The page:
Google denies talks with Verizon to end Net neutrality

Reports say Verizon confirmed it has been in talks with Google and the FCC for 10 months and was close to a deal to pay for priority service

Google today denied reports that it is in talks with Verizon for a deal that could undermine Net neutrality.

According to reports in today's Wall Street Journal and The New York Times, Google and Verizon, both major online players, are close to finalizing an agreement that would have Verizon speeding some online content more quickly than other content if the content's creators pay for it. YouTube, which is owned by Google, could greatly benefit by having its bandwidth weighty videos get priority treatment.

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Google, however, told Computerworld this morning that there is no basis to the reports.

"The New York Times is quite simply wrong," wrote Mistique Cano, a Google spokesman, in an email. "We have not had any conversations with Verizon about paying for carriage of Google traffic. We remain as committed as we always have been to an open Internet."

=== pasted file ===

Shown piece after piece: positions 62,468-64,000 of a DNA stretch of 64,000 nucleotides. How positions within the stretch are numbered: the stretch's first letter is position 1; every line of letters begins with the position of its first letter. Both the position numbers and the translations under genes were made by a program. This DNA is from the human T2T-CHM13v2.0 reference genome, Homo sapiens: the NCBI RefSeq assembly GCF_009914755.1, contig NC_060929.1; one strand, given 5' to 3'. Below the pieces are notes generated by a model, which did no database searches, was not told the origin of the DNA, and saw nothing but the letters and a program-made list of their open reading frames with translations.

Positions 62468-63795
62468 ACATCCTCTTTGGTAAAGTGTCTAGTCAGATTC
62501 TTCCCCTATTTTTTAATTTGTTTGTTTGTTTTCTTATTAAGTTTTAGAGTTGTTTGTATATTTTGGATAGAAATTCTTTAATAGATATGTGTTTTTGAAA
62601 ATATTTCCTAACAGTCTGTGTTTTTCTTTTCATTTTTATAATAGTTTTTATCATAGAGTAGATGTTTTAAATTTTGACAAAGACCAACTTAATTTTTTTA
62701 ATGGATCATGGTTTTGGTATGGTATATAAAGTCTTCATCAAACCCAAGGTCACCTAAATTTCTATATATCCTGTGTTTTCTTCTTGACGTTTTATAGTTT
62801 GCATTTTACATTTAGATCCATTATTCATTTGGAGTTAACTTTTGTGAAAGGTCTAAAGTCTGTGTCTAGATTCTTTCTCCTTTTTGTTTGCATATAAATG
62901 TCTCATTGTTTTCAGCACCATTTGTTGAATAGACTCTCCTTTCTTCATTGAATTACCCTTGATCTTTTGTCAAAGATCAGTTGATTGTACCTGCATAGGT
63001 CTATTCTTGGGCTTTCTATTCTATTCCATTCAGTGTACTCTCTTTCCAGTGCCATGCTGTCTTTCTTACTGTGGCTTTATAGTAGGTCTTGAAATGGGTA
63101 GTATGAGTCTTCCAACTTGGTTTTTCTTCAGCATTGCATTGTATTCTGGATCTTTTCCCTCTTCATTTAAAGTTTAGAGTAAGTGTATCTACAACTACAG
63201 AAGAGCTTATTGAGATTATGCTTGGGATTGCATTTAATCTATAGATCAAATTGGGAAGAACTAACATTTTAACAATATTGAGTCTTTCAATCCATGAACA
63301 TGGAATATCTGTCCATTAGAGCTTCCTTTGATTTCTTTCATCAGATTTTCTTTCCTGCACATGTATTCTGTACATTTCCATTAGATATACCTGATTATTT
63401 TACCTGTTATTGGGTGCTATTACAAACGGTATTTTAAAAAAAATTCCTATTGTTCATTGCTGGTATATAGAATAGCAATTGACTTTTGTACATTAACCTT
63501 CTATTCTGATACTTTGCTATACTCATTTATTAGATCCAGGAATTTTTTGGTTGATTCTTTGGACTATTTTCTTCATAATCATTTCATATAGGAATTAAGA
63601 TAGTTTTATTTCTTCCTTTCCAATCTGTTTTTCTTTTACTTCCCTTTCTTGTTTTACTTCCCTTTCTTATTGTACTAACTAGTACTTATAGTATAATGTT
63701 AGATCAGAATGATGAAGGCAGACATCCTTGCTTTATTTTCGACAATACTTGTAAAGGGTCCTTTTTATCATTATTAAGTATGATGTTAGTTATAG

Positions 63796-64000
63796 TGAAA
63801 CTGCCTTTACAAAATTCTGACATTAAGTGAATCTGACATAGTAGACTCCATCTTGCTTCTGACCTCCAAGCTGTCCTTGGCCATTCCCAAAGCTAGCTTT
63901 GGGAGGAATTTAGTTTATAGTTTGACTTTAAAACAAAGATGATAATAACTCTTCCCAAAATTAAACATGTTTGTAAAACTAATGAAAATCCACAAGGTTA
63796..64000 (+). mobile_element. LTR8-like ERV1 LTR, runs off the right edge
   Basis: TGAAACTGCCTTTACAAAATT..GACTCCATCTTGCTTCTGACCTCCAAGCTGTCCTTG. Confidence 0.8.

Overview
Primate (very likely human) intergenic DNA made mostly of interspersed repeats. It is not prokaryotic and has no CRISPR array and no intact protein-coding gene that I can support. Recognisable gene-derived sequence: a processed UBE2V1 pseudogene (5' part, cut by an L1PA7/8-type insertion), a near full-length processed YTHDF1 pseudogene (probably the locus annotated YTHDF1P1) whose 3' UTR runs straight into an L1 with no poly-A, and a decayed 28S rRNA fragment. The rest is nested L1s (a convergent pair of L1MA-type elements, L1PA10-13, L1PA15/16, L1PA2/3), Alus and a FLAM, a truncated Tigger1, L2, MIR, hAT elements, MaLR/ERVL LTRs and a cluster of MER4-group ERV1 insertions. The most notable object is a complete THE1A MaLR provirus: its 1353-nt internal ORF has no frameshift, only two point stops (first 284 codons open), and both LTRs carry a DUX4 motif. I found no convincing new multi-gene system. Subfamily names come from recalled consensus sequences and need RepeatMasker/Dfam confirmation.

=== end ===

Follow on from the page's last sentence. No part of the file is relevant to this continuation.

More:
However, the Wall Street Journal reported today that Verizon confirmed that it has been in ongoing talks with Google and the U.S. Federal Communications Commission (FCC) for 10 months.

Sharon Gaudin covers the Internet and Web 2.0, emerging technologies, and desktop and laptop chips for Computerworld. Follow Sharon on Twitter at @sgaudin or subscribe to Sharon's RSS feed. Her email address is sgaudin@computerworld.com.

Read more about networking in Computerworld's Networking Topic Center.

This story, "Google denies talks with Verizon to end Net neutrality" was originally published by Computerworld.

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